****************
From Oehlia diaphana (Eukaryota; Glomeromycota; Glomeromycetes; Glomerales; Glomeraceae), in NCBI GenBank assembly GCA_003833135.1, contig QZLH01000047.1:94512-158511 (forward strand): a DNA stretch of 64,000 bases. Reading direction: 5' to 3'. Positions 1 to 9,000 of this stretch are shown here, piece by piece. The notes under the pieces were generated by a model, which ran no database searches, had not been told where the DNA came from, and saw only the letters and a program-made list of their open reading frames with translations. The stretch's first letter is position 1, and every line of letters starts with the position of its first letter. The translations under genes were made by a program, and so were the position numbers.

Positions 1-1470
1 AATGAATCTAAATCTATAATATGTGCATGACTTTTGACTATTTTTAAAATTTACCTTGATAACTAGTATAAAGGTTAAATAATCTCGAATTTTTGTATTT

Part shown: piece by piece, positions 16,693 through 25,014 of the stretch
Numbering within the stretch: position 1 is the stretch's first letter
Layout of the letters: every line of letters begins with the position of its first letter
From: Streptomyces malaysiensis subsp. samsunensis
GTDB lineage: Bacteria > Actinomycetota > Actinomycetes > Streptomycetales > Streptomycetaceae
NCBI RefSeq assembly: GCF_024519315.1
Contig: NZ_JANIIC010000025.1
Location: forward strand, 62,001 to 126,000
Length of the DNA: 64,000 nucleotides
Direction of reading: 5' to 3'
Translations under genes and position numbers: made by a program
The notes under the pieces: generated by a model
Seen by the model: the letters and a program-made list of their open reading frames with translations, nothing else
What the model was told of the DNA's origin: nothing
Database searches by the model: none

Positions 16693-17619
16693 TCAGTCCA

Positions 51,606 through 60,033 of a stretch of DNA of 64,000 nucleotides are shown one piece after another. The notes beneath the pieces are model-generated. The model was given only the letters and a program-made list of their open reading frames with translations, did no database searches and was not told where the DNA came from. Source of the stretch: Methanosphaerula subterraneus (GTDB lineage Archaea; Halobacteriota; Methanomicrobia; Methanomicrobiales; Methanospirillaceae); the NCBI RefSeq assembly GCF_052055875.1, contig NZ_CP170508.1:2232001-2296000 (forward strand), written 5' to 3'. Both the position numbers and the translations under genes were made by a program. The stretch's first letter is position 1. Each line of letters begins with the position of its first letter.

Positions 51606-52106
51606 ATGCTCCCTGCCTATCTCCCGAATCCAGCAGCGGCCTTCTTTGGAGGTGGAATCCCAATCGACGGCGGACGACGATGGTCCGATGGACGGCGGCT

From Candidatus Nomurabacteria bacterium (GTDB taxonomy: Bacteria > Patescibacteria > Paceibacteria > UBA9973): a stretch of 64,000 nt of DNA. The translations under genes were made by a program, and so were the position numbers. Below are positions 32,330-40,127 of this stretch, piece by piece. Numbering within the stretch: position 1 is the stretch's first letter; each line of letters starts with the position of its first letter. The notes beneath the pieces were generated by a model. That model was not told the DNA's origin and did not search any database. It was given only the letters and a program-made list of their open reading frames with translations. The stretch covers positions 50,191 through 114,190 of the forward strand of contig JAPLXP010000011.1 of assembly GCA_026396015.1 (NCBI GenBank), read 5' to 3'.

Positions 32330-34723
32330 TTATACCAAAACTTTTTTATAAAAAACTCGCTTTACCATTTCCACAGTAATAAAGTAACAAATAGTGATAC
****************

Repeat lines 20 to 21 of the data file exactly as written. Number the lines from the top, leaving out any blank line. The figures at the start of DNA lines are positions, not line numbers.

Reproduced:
16693 TCAGTCCA

Positions 51,606 through 60,033 of a stretch of DNA of 64,000 nucleotides are shown one piece after another. The notes beneath the pieces are model-generated. The model was given only the letters and a program-made list of their open reading frames with translations, did no database searches and was not told where the DNA came from. Source of the stretch: Methanosphaerula subterraneus (GTDB lineage Archaea; Halobacteriota; Methanomicrobia; Methanomicrobiales; Methanospirillaceae); the NCBI RefSeq assembly GCF_052055875.1, contig NZ_CP170508.1:2232001-2296000 (forward strand), written 5' to 3'. Both the position numbers and the translations under genes were made by a program. The stretch's first letter is position 1. Each line of letters begins with the position of its first letter.